“Alu zeh ba’negev v’alisem es ha’har…” (13:17) Did the meraglim really need Moshe Rabeinu to give them travel directions? Couldn’t they figure out on their own where to go and how to get there?
A few years ago we looked at this Midrash:
למה הדבר דומה? למלך, שהיה לו אוהב והתנה עמו ואמר לו: לך עמי ואני נותן לך
מתנה. הלך עמו ומת. אמר המלך לבנו של אוהבו: אעפ"י שמת אביך, איני חוזר בי
במתנה שאמרתי לו, בוא וטול אתה! כך הדבר, המלך, מלך מלכי המלכים הקב"ה.
והאוהב זה אברהם, שנאמר (שם מא): זרע אברהם אוהבי. אמר לו הקדוש ברוך הוא:
בא לך עמי (בראשית יב): לך לך מארצך וממולדתך ומבית אביך. התנה עמו, שיתן
לו מתנה, שנאמר (שם יג): קום התהלך בארץ. וכן הוא אומר (שם): כי כל הארץ
אשר אתה רואה לך אתננה. אמר לו הקב"ה למשה: אעפ"י שהתנתי עם האבות ליתן להם
את הארץ ומתו, איני חוזר בי,
What kind of hava amina is it that because Avraham is dead the promise of Eretz Yisrael is nullified as well? Hashem promised Eretz Yisrael to Avraham for all his descendants to inherit, for generations to come, not as a personal gift to him alone!
The Shem m’Shmuel answers that Hashem’s promise is to deliver Eretz Yisrael to Avraham Avinu; the way Avraham can collect is through that little bit of himself that lives on in each and every one of us. By forsaking the legacy of Avraham, we surrender our rights to that promise. Although one might have thought that the sin of the meraglim was so severe as to breach that link to Avraham, the Midrash teaches us that the promise is still intact.
In light of this perhaps the reason Kaleiv went to daven specifically at Chevron is because he wanted to reinforce that link with the Avos, with Avraham Avinu, as that was the guarantee that Klal Yisrael would inherit the land.
Furthermore, as E. noted in a comment to last week’s post, recall that Ya’akov Avinu sent Yosef from Chevron to meet his brothers. Chazal comment that this was an “eitzah amukah” from the “y’sheiney Chevron,” those who rest in Chevron, i.e. Avraham Avinu, the only one of the Avos buried there at that time, which set into motion the wheels of this plot that would ultimately lead to galus Mitzrayim (apparently this was the best way for that onesh to play itself out). Perhaps Kaleiv saw that the plot of the meraglim would lead to a “bechiya l’doros,” an even greater galus, and so he came back to the “y’sheiney Chevron” to try to ask them this time to intercede to stop that plot rather than further it along.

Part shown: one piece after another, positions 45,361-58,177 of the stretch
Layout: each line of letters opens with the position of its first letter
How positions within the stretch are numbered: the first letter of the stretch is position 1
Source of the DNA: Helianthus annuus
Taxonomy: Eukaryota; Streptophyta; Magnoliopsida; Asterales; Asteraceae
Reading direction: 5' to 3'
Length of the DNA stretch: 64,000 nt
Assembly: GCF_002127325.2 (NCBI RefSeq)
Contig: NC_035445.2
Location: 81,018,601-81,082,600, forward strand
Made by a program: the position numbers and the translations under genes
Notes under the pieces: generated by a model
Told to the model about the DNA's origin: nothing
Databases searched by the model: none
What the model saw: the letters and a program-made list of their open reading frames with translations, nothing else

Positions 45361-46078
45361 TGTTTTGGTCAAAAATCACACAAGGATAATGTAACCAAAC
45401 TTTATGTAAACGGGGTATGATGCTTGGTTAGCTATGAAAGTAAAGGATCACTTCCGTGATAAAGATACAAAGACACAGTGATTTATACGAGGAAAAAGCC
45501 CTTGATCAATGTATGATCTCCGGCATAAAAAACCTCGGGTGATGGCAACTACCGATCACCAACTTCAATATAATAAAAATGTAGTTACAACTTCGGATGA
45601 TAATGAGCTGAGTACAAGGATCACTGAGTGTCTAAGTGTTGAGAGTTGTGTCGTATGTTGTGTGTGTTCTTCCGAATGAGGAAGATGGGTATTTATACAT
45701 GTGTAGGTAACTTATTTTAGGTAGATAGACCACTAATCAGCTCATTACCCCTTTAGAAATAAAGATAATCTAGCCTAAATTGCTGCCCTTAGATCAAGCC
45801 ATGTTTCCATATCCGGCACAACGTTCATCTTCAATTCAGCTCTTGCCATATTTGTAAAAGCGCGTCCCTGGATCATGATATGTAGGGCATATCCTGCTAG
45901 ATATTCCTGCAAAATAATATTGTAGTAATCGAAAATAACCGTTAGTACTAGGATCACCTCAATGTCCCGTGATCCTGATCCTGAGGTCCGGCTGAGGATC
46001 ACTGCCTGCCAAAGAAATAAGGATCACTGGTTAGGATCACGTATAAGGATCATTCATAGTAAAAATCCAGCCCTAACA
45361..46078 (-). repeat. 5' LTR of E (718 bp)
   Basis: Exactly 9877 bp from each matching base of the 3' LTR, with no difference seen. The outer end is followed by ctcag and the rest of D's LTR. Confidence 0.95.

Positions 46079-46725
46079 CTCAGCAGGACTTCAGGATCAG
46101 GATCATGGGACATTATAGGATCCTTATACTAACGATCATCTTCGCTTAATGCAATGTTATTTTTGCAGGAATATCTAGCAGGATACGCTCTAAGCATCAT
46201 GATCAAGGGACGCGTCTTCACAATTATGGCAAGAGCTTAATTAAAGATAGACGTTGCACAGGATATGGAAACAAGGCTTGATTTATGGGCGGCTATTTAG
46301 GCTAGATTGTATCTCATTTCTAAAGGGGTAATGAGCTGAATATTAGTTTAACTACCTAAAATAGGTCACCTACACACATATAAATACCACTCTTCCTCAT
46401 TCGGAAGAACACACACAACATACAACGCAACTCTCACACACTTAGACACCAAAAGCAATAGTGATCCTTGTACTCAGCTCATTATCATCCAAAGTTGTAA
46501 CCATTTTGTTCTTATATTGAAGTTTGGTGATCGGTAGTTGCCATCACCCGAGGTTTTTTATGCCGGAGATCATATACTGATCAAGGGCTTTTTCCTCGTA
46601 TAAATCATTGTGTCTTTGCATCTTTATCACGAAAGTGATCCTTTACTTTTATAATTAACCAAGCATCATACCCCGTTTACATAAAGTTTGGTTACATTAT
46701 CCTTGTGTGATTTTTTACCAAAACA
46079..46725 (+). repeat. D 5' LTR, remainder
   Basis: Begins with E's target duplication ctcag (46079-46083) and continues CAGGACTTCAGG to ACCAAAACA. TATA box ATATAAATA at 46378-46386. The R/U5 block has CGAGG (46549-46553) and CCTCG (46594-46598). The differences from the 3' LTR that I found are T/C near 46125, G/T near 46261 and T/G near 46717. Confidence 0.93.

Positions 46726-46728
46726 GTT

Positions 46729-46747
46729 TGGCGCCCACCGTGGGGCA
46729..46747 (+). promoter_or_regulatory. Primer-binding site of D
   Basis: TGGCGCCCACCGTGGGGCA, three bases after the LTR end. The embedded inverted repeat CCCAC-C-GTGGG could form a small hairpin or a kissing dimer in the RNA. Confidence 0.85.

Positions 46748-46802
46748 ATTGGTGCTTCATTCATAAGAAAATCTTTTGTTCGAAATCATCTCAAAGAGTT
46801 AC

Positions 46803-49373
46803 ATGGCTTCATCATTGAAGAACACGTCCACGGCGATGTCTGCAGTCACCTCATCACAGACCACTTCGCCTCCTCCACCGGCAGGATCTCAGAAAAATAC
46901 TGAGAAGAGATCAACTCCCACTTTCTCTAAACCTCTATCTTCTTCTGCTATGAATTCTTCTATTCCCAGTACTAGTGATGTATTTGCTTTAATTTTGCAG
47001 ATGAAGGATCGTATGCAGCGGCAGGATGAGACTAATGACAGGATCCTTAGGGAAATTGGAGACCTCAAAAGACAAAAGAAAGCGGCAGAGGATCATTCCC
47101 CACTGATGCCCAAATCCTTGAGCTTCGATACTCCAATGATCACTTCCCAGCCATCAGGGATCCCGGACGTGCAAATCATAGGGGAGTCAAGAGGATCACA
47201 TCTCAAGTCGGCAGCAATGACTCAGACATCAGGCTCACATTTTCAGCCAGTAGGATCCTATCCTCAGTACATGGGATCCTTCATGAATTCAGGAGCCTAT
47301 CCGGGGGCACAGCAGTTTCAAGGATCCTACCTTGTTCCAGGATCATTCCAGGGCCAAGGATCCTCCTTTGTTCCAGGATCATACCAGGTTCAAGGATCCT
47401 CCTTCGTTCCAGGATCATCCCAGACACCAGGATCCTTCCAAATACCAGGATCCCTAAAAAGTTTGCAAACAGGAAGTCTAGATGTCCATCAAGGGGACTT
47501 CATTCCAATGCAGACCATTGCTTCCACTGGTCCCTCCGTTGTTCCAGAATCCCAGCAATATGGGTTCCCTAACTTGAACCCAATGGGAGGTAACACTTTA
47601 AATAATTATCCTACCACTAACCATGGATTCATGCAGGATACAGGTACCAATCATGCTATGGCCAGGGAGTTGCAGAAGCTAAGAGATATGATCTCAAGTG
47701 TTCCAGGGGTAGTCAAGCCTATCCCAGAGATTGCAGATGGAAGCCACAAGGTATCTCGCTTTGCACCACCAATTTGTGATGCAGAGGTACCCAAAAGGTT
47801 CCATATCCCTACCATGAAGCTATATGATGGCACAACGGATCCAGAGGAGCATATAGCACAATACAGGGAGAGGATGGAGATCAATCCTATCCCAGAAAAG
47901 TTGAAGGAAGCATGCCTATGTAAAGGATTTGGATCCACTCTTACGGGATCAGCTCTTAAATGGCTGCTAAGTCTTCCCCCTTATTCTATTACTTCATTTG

The gemara in Pesachim (88) tells us that Avraham called the Har haBayis a mountain, Yitzchak called it a field, Ya’akov a house. Moshe told the meraglim first to go south, to the negev. “Ha’rotzeh l’hachkim yadrim” – first, think about what you need to accomplish (see Noam Elimelech). Then, “v’alisem es ha’har,” go climb that mountain – connect with the legacy of Avraham Avinu who called the resting place of the Shechina a mountain, because it is through reinforcing that connection that Eretz Yisrael will become ours.
Now that I’ve said my 2 cents, let me add a thought from the Ishbitzer (in Na’os Desheh). Kaleiv was caught between two incompatible desires: he wanted to get to Eretz Yisrael, and at the same time, he wanted to be with his rebbe, Moshe Rabeinu, who he now knew (thanks to the prophecy of Eldad and Meidad) was not going to make it there. Back in January I posed the following question: does G-d “obey” the law of non-contradiction? The first time we have this question raised, or actually not raised, is when Avraham was given the command to bring Yitzchak as an olah even though Hashem had previously promised him “ki b’Yitzchak yikarei lecha zara.” The two statements are incompatible – yet Avraham was not perturbed in the least. The resolution is not finding a sevara or a peirush Rashi to reconcile the statements, but rather accepting the existence of the contradiction. That’s what Kaleiv was seeking in Chevron – a way to have his cake and eat it, a way like Avraham Avinu, to live with contradictions, and thus to have both Eretz Yisrael and his kesher with Moshe Rabeinu.